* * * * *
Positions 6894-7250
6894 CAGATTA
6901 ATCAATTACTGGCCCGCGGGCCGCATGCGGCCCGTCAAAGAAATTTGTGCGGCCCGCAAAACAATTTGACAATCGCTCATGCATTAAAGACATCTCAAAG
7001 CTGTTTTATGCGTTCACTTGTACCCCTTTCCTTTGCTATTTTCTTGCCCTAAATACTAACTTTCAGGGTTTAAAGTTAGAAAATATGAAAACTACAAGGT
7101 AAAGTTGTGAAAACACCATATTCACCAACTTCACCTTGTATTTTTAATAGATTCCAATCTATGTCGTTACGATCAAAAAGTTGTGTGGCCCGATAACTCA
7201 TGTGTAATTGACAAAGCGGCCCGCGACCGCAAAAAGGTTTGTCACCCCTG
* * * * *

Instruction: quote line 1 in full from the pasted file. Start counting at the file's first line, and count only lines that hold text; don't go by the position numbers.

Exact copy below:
Positions 6894-7250